Note from the author: The compilation of this article is based on various Internet sources, mostly in Italian, with some inconsistent spelling of names. It is incomplete work due to difficulty in finding Nino Bonavolontà’s biographical data, lack of access to the Maestro’s symphonic and operatic programs and often conflicting information.
Furthermore, I wish to express my gratitude to Mr. Enayat Rezai, former director of the Tehran Opera House – Roudaki Hall, and to Mrs. Alessandra Atzori, the cantatrice from Sardinia, for their kind responses to my queries.
                                                        Liliana Osses Adams

A Belated Farewell to Maestro Nino Bonavolontà (1920-2007) by Liliana Osses Adams

As time goes by…Suddenly, a few days ago I woke up with thoughts of Maestro Bonavolontà.
I wasn’t sure if he was still in Sardinia. I asked myself about his well-being. As I remembered him, I looked at the photo dedicated to me in Tehran during the performances of La Bohème at Roudaki Hall Opera House.


Nino Bonavolontà signed this photo on May 16, 1976, in Tehran.
Liliana Osses Adams, private collection.

In the first days of October 2011, I began to search the net for some news, some answers…
I found his obituary at Musicamore blog, dated October 12, 2007.

Maestro Nino Bonavolontà died in Rome in 2007, at the age of 87. Indeed, very sad news.
Nino (Gioacchino) Bonavolontà was born in Rome in 1920.
His father, Giuseppe Bonavolontà (1886-1957) was a principal horn player in the orchestra of the Teatro dell’Opera di Roma (originally known as Teatro Costanzi), and was appointed a professor at the Conservatory of St. Cecilia in Roma. He achieved considerable fame as a composer of over one hundred Neapolitan songs.
Nino Bonavolontà, his highly esteemed and most prolific son, had graduated from the Music Conservatory of St. Cecilia in Rome. He studied piano with Ornella Puliti Santolìquido (1906-1977) and composition with the masters of a whole generation of the contemporary Italian composers: Ennio Porrino (1910-1959) and Goffredo Petrassi (1904-2003). His older son Mariuccio (1913-1960), an actor, best known as Mario Riva, became a popular television personality who presented his own quiz show “Il Musichiere” (The Musician).

In postgraduate studies, Nino Bonavolontà devoted himself to conducting. He participated in master courses with Francesco Molinari-Pradelli (1911-1996), Alceo Gallièra (1910-1996)), and later on, perfected his conducting skills with Carlo Zecchi (1903-1984), and with Herbert von Karajan (1908-1989) at the Salzburg Mozarteum.
At the beginning of the 1950’s, he was appointed the chairman at the Conservatory of Ibagué y Manizales in Colombia. The music educational center at Ibagué (province of Tolima) and affiliated Manizales (province of Caldas) promoted and developed young talents (such as Nino Bonavolontà’s student, Miguel Angel Toledo Arango), and set the stage for multi-cultural activities, vibrant folk and jazz festivals, theater festival, and the International Music Camp Ibagué.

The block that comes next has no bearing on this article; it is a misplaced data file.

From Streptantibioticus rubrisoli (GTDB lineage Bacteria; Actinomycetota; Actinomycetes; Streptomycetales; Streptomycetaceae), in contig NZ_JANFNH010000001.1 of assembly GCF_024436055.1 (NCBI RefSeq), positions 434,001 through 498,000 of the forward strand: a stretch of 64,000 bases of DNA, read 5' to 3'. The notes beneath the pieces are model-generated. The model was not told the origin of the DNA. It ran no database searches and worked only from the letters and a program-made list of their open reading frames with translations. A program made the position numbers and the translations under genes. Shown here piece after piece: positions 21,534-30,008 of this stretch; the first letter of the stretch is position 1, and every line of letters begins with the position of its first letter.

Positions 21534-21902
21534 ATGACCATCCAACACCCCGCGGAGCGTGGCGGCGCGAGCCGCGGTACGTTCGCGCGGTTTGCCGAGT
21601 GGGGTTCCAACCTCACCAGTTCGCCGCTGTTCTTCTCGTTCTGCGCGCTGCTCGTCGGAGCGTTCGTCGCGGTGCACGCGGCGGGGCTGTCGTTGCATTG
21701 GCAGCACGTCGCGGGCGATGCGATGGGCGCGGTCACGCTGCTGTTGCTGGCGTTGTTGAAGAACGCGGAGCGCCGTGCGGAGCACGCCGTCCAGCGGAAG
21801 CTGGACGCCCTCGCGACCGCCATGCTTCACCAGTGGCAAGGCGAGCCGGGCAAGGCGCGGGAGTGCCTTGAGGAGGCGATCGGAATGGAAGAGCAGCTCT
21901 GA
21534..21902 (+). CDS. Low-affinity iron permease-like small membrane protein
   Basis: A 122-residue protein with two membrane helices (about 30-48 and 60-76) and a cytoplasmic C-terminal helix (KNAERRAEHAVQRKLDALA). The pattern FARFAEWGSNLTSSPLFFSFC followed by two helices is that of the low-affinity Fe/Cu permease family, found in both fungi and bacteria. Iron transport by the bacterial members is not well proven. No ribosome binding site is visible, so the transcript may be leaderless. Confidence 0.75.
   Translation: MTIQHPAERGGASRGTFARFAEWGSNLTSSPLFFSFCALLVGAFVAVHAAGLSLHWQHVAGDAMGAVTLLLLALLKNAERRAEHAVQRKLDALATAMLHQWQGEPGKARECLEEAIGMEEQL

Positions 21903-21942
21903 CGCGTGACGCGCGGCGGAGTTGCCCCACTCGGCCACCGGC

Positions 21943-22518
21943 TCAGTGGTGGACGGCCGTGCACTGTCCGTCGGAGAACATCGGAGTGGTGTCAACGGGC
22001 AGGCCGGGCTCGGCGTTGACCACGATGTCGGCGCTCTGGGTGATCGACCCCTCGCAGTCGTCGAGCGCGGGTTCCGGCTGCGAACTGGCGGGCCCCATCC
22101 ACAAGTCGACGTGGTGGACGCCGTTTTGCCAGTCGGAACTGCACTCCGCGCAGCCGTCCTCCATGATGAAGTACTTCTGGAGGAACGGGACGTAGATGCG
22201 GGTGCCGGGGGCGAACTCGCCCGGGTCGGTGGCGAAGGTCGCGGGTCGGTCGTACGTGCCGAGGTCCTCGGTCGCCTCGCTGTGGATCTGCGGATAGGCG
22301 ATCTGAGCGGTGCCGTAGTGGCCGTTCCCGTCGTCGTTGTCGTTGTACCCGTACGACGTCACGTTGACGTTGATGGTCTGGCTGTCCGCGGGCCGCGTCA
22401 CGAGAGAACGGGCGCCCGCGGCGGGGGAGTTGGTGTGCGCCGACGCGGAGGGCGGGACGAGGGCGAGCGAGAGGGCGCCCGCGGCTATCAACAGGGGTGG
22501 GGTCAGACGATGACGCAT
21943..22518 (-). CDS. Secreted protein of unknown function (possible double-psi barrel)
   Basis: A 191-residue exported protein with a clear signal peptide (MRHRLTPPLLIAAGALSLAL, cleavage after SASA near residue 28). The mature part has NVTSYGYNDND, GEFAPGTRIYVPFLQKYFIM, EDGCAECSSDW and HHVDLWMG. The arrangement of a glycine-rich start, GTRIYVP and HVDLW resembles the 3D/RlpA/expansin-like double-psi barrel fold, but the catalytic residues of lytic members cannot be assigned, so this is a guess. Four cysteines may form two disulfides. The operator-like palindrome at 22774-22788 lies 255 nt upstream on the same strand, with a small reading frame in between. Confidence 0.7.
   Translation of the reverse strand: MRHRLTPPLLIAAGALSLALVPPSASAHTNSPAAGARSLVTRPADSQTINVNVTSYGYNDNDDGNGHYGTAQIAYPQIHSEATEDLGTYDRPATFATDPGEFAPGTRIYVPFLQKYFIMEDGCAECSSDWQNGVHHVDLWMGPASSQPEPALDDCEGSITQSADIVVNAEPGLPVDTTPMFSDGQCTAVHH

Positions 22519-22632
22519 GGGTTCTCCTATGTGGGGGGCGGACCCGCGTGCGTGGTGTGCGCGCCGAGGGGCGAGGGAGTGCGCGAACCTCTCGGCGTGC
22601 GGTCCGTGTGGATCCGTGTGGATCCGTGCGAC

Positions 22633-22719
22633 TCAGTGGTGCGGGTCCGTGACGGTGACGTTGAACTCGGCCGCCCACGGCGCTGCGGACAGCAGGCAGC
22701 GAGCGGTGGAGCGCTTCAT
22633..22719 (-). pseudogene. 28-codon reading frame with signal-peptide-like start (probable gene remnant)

At early years, Nino Bonavolontà pursued his career as guest conductor with mostly Verdi and Puccini repertoire, fully exposing his style and artistic temperament. In 1957, he returned to Italy with a curriculum as an established master conductor and accomplished educator. In the same year, he moved with his family to the Mediterranean island of Sardinia where he lived, almost uninterruptedly, for over thirty years.

In 1960, he was offered a position as artistic director at Teatro Verdi di Sassari and as principal conductor of the Orchestra dell’Ente Concerti “Marialisa De Carolis” in Sassari. He was the member of the faculty at the “Luigi Canepa” Conservatory of Music in Sassari. He also was elected a distinguished member of the Board of Directors at dell’Ente Concerti di Nuoro (The Institution of the Concerts at Nuoro.) The Board of organization guided and supported the educational programs and offered undergraduate master-classes, seminars, recitals, classical concerts, and jazz workshops. (Currently, Luca Mannutza, (b.1968), alumni of the “Music Conservatory da Palestrina” in Cagliari, provides piano jazz seminars).

One of Maestro’s desires, at that time, was the revival of the Sardinian composer from a family of Ligurian origin, Luigi Canepa (1849-1914), founder of the Conservatory in Sassari in 1880.
On January 1, 1963, Nino Bonavolontà directed Canepa’s Riccardo III, opera seria in four acts, composed in 1879, on libretto by Fulio Fulgoni (1832-1904). The performance was live recorded at Teatro Verdi di Sassari with Nicola Rossi-Lemeni in the title role, featured Lucille Udovich and Franco Bonisolli. The representation achieved considerable success and great acclaim from critics and audience. (The rare recording of Canepa’s Riccardo III, on 2 CDs, is a copyrighted work licensed by Worth Point, and available for purchase at eBay).
He also successfully introduced to the Sardinian and international audiences the works of his teachers: Ennio Porrino and Goffredo Petrassi, and of the almost forgotten composer, Luigi Rachel di Sardinia (1879-1949), and a Sardinian prodigy Stanislau (Lao, Leo) Silésu (1883-1953), who began to perform on piano at the age of 10. Orchestra Sinfonica dell’Istitutizione dei Concerti di Cagliari recorded Silesu’s Concerto no.1 for pianoforte and orchestra in three movements: Foglie sparse (Scattered leaves), Notturno, and Preludi with Stefano Arnaldi and Maurizio Moretto, under musical direction of Nino Bonavolontà. (Éditions Européennes, 1987).